LATE HEWS IN BRIEF.
The first snow of the season has fallen at
The Bartletts, Cat, stage was robbed by one
masked man near Loosville yesterday. The
wells, Fargo express box was taken, but it is
stated there was nothing in the box.
At Terre Haute, Inct, a tailor named Louis
Superior was refused 10 cents by his wife and
went into an adjoining room and banged him
self. He was in the habit of frightening bis
wife into giving him money by pretending to
commit suicide, and it is supposed that was his
purpose, but the light twine that he used was
stronger than he thought and did not break
under his weight.
The Master Car and Locomotive Painters'
Association at their session at Chicago elected
the following officers: President, A. E. Barker,
Chicago and Northwestern Railroad, Chicago;
First Vice President, William Lewis. Michigan
Central and Canada Railroad. St. Thomas,
Ont: Second Vice President, E. L. Felling,
New York and New England Railroad. Nor
wich. Mass.; Secretary and Treasurer, Robert
McKeon, New York, Pennsylvania and Ohio
Railroad, Kent, O.
The leading wholesale fruit dealers of St.
Louis are at present considering the advisa
bility of going into a combination with similar
houses throughout the larger markets of this
country for the purpose ot controlling the
Florida orange crop. Early developments in
the matter are to be expected, so theNew York
end of the proposed combination is pushing
things vigorously and' has already secured co
operation in other cities. Investigation among
St, Louis houses shows that a gigantic "Orange
Trust" is under progress.
The President yesterday made the follow
ing appointments: Richard C. Kerr, of Missis
sippi, to be Register of the Land Office at Jack
son. Miss.; Joseph W. McClurg, of Missouri, to
be Register of the Land Office at Springfield,
Mo.; Scott Sweetland. of Washington Terri
tory, to be Receiver of Public Moneys at Van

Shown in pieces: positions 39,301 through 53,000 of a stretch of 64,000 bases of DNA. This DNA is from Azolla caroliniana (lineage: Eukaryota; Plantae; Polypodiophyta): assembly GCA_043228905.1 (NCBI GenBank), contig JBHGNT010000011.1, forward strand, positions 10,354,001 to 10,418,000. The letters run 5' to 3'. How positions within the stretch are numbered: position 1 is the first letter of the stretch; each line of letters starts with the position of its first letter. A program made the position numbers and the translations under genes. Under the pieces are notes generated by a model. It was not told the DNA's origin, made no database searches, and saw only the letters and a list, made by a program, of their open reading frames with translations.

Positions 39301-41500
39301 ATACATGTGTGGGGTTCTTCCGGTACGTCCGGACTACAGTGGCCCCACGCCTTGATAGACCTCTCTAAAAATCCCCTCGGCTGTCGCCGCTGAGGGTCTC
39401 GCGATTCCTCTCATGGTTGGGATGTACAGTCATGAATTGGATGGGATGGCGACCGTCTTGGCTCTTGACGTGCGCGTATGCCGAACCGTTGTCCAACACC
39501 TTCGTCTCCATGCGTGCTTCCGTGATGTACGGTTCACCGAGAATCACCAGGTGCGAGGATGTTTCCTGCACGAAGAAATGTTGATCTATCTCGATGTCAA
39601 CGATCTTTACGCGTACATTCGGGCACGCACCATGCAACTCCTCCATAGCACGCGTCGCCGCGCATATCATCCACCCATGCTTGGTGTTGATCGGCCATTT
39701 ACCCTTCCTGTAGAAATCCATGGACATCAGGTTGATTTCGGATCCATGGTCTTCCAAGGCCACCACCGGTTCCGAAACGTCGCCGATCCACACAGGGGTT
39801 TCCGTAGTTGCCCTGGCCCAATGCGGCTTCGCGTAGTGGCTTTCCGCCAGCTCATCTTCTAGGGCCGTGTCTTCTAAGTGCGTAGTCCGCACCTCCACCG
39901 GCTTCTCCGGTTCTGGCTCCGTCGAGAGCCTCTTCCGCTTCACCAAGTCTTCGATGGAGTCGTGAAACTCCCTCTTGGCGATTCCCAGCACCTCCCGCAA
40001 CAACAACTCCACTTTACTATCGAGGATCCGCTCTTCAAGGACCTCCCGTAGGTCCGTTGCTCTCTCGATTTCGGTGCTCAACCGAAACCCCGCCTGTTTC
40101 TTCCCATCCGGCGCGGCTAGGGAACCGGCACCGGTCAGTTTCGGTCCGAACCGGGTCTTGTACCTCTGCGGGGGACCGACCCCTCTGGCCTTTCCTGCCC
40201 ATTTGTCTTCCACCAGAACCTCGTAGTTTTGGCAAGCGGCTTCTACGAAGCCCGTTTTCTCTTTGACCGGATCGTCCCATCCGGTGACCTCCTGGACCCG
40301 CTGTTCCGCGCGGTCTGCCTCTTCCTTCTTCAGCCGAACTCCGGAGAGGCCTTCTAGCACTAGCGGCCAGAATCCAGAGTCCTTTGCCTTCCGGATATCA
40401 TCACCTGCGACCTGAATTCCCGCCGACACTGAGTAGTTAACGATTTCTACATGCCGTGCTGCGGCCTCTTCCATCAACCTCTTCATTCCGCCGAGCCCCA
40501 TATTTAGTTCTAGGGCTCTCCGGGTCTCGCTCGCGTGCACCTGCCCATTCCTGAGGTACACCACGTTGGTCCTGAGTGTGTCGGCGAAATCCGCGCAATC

couver. W. T.; Walter L. Stobles. of Washing
ton Territory, to be Agent for the Indians of
the Yakimi Agency in Washington Territory;
Warren D. Bobbins, of Idaho, to be Agent for
the Indians of the Nez Perces Agency in In
J. Patterson, superintendent of the Ron
over mine. Seggett, Cal., was knocked oft his
horse between that place and Calico, and rob
bed of $5,000 in gold coin by Parry Dodson
last Monday. The robber then took Patterson's
horse and escaped with the money. Several
parties. Including the victim, started in. pursuit
and Dodson was overtaken by Patterson and
John Ackerman near Coyote Hole. He was
lying behind some brush when tlfey came upon
him, and he commenced shooting at them at
once. They returned the fire, hitting Dodson
nine times, killing him instantly. The stolen
money was found on him.
Detectives are scouring San Francisco for
the murderer of Captain Daniel Logan.f or many
years a dock captain for the Pacific Coast Steam;
ship Company. A stranger came to a salotn
Tuesday nieht where Logan was drinking with
a friend. He couldn't see Logan and his com
panion because they were behind a compart
ment, and, evidently thinking the coast clear,
he drew a pistol and ordered the old French
proprietor in the backroom. Logan immedi
ately came to the saloonkeeper's' aid and a des
perate struggle followed. Two shots were fired
at Logan but missed, while a third struck
Logan in the heart and he dropped dead. The
assassin was joined bya confederate and both
escaped. This is the boldest crime committed
bere in years, as the vicinity swarmed with
people and escape was almost miraculous.
A Chicago detective is In Winnipeg search
ing for a trunk snpnosed to have been taken
there by Martin Burke. This trunk, it is sus
pected, contains the mysterious tin box which
Burke had so carefully sealed soon after Dr.
Cronin's death. The trunk, it is thought, is
either in Winnipeg or Montreal, as Burke was
in a Canadian Pacific train bound for Montreal
when arrested. It is also asserted that a book
ot records of Camp 20, Clan-na-Gael, contain